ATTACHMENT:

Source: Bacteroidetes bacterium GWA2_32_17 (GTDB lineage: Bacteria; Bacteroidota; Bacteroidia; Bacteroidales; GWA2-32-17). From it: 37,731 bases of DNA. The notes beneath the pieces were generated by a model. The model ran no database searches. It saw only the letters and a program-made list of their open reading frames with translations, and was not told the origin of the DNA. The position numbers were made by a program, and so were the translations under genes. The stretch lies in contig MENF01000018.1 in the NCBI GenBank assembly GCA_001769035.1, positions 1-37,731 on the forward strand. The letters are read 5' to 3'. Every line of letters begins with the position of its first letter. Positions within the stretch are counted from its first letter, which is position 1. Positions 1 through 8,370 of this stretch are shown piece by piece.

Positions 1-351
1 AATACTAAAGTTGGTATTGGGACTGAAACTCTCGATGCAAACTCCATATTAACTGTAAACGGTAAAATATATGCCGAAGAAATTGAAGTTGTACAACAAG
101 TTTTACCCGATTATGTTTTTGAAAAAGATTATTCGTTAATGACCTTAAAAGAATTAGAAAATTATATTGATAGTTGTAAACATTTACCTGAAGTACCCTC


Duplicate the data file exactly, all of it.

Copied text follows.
Source: Bacteroidetes bacterium GWA2_32_17 (GTDB lineage: Bacteria; Bacteroidota; Bacteroidia; Bacteroidales; GWA2-32-17). From it: 37,731 bases of DNA. The notes beneath the pieces were generated by a model. The model ran no database searches. It saw only the letters and a program-made list of their open reading frames with translations, and was not told the origin of the DNA. The position numbers were made by a program, and so were the translations under genes. The stretch lies in contig MENF01000018.1 in the NCBI GenBank assembly GCA_001769035.1, positions 1-37,731 on the forward strand. The letters are read 5' to 3'. Every line of letters begins with the position of its first letter. Positions within the stretch are counted from its first letter, which is position 1. Positions 1 through 8,370 of this stretch are shown piece by piece.

Positions 1-351
1 AATACTAAAGTTGGTATTGGGACTGAAACTCTCGATGCAAACTCCATATTAACTGTAAACGGTAAAATATATGCCGAAGAAATTGAAGTTGTACAACAAG
101 TTTTACCCGATTATGTTTTTGAAAAAGATTATTCGTTAATGACCTTAAAAGAATTAGAAAATTATATTGATAGTTGTAAACATTTACCTGAAGTACCCTC